Way back in 2012, Gartner analysts declared that “We’re all developers now,” referring to the proliferation of low-code platforms that allow non-technical users to create business applications and services within their organizations. According to Gartner, by 2024 74% of organizations will be using at least four low-code development tools for app development and citizen developer initiatives.
As digital transformation has accelerated in recent years, the term “citizen developers” was coined to describe the rapidly evolving roles that non-technical developers play within their organizations. In this article we will look at what citizen development is and the important role that non-technical users will play in driving digital transformation.
What is Citizen Development?
Gartner defines a citizen developer as “a user who creates new business applications for consumption by others using development and runtime environments sanctioned by corporate IT.” A 2015 Intuit Quickbase report, The State of Citizen Development Report, describes citizen developers as “empowered problem-solvers from the various lines of business who have the drive and determination to engage in app development even though they lack traditional coding skills.”
To put it simply, a citizen developer is a non-technical user that creates automation solutions for his or her organization.
Why are Citizen Developers Critical to Digital Transformation?
COVID-19 unexpectedly accelerated digital transformation by at least 6 years. Due to the rapid acceleration, there is a significant shortage of trained and experienced software developers. Moreover, IT departments are commonly understaffed, overworked, and often have limited access to resources.
This is true even of large organizations. For example, General Electric has an IT team of some 10,000 technicians but continues to struggle with the demand gap. In a recent interview with GE’s Global CIO, Chris Drumgoole, he declared that citizen development is the most transformative concept in IT today.
“We want a finance person, a power engineer, or an aviation person to be able to write their own software and applications.”
Research suggests that more and more organizations are relying on citizen developers and innovative tools to meet their needs. According to a recent Gartner survey, 41% of respondents already have citizen development initiatives in place, while 20% plan on developing initiatives. A recent IBM survey found that 80% of surveyed organizations are partnering with citizen developers to meet their needs.
A lack of skilled developers and IT resources are not the only factors contributing to the citizen developer movement. Digital transformation involves more than just automating top-level processes. Organizations also need to automate at the departmental and individual level. No one understands these processes better than those that are involved with them on a day-to-day basis. Citizen developers are ideally suited to automate repetitive and time-consuming tasks to increase productivity and job satisfaction.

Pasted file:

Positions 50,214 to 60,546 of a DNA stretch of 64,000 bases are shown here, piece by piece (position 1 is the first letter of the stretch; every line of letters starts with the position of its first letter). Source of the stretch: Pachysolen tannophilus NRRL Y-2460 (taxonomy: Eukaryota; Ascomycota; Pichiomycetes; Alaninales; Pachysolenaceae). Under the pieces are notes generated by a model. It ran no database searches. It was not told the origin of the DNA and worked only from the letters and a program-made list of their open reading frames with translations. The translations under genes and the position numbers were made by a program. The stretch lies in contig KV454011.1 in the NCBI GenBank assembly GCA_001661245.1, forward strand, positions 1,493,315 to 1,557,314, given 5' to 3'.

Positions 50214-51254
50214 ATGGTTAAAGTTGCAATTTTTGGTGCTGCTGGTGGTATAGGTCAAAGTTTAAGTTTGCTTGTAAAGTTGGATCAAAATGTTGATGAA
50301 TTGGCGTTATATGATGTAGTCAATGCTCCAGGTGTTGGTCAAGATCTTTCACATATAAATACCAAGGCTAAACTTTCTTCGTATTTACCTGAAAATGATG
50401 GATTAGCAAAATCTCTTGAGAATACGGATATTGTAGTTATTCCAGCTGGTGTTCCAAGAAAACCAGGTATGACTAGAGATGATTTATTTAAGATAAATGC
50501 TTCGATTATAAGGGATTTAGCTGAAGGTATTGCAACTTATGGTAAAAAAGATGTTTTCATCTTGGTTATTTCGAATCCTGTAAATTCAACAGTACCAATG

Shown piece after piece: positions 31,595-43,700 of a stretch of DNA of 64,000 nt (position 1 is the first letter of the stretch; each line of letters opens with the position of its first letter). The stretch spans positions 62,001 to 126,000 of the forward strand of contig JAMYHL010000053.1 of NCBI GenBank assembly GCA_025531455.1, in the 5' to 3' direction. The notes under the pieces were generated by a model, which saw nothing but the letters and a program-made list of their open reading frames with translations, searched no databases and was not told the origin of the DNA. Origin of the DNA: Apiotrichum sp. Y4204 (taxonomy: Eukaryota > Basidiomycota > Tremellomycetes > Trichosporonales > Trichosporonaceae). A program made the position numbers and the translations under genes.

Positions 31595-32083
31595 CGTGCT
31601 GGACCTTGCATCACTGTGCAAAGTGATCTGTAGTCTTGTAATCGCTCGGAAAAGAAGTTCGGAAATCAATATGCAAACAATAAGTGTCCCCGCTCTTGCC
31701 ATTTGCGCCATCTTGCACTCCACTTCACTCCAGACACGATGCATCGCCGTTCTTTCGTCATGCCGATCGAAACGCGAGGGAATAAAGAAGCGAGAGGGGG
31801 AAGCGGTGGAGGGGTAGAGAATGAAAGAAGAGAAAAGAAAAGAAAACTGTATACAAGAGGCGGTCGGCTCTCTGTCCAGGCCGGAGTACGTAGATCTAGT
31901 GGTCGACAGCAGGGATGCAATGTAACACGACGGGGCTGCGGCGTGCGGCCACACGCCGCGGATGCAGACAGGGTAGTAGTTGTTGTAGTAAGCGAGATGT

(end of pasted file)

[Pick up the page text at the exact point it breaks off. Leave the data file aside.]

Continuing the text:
No-Code vs Low-Code Platforms
Venture capitalist Marc Andreesen once said, “In the future, every company will become a software company.” Organizations will increasingly rely on software tools and apps like no-code and low-code platforms for their digital needs.
There is often some confusion when it comes to the low code vs no code distinction. No-code solutions offer features like drag-and-drop functionality for users that are generally unfamiliar with programming languages. These platforms allow organizations to create applications without any formal development training. However, a significant drawback is the lack of flexibility. Another issue with no-code platforms is that they can result in shadow IT – apps that experience compliance issues and/or integration challenges.
Low-code platforms offer similar features to no-code tools but are more sophisticated. These platforms minimize hand-coding by providing blocks of existing code. For example, users can drag and drop visual blocks into a workflow to create an application. Low-code platforms are suitable for both citizen developers and skilled developers. Skilled developers can automate repetitive manual coding tasks allowing them to focus on high value aspects of programming, such as creating proprietary code.
The Path to Citizen Development
The success of citizen development initiatives within organizations depends on having clearly defined governance standards. A lack of rules results in inefficiencies and integration challenges. Prior to adopting a low-code platform, stakeholders should consider:
- Who the citizen developers are and how they will be trained.
- What toolsets your developers will use. For instance, choosing a low-code platform that allows users to openly collaborate across the entire organization.
- How to eliminate shadow IT – tools and applications not approved by organizational leaders.
- How technical users will oversee citizen development initiatives and enforce technical standards.
Citizen developers will continue to play increasingly important roles in driving digital transformation. ProcessMaker provides an intuitive low-code intelligent business process management platform that makes it simple for citizen and/or skilled developers to create innovative applications.